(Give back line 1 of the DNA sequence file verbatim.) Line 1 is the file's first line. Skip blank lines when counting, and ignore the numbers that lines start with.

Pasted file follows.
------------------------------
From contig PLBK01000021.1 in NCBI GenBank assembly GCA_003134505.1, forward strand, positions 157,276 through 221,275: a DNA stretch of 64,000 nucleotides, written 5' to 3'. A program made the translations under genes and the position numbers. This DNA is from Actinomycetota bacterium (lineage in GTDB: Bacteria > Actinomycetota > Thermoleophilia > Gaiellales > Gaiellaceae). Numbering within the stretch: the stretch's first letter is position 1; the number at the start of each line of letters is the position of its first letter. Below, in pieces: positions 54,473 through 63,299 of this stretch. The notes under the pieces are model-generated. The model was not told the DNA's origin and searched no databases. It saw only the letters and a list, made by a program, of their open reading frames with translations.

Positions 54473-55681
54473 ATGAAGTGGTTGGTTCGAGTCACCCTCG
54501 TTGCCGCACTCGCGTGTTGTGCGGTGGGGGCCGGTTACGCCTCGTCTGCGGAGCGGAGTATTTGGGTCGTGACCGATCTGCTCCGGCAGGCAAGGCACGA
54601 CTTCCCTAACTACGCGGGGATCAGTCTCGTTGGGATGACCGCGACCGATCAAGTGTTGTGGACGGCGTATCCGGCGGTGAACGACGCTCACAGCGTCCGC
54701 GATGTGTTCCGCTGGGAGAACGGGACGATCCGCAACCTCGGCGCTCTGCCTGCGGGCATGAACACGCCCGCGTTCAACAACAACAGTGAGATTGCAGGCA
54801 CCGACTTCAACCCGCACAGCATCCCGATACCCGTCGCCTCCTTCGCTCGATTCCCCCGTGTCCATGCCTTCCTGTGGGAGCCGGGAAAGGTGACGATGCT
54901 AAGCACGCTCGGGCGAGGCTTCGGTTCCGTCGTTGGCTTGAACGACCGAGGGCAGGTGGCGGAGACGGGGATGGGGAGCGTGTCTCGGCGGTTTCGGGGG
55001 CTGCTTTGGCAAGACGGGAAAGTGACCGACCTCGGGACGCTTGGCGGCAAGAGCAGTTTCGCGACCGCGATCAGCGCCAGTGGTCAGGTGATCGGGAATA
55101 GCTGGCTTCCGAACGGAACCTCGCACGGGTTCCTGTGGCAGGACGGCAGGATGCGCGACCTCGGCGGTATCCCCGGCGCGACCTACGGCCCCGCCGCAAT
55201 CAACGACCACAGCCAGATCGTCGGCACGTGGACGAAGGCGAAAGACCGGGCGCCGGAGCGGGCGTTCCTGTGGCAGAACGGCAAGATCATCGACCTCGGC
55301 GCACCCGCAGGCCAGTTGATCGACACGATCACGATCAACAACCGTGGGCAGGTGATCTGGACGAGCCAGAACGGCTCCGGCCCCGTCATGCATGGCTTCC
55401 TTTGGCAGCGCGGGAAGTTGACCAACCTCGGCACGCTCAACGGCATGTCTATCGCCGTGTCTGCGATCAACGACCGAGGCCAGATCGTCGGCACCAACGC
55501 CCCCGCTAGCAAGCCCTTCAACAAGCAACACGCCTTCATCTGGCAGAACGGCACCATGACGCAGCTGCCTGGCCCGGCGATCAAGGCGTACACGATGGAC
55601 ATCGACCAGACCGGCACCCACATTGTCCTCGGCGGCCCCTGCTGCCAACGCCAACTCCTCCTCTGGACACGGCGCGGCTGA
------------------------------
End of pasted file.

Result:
From contig PLBK01000021.1 in NCBI GenBank assembly GCA_003134505.1, forward strand, positions 157,276 through 221,275: a DNA stretch of 64,000 nucleotides, written 5' to 3'. A program made the translations under genes and the position numbers. This DNA is from Actinomycetota bacterium (lineage in GTDB: Bacteria > Actinomycetota > Thermoleophilia > Gaiellales > Gaiellaceae). Numbering within the stretch: the stretch's first letter is position 1; the number at the start of each line of letters is the position of its first letter. Below, in pieces: positions 54,473 through 63,299 of this stretch. The notes under the pieces are model-generated. The model was not told the DNA's origin and searched no databases. It saw only the letters and a list, made by a program, of their open reading frames with translations.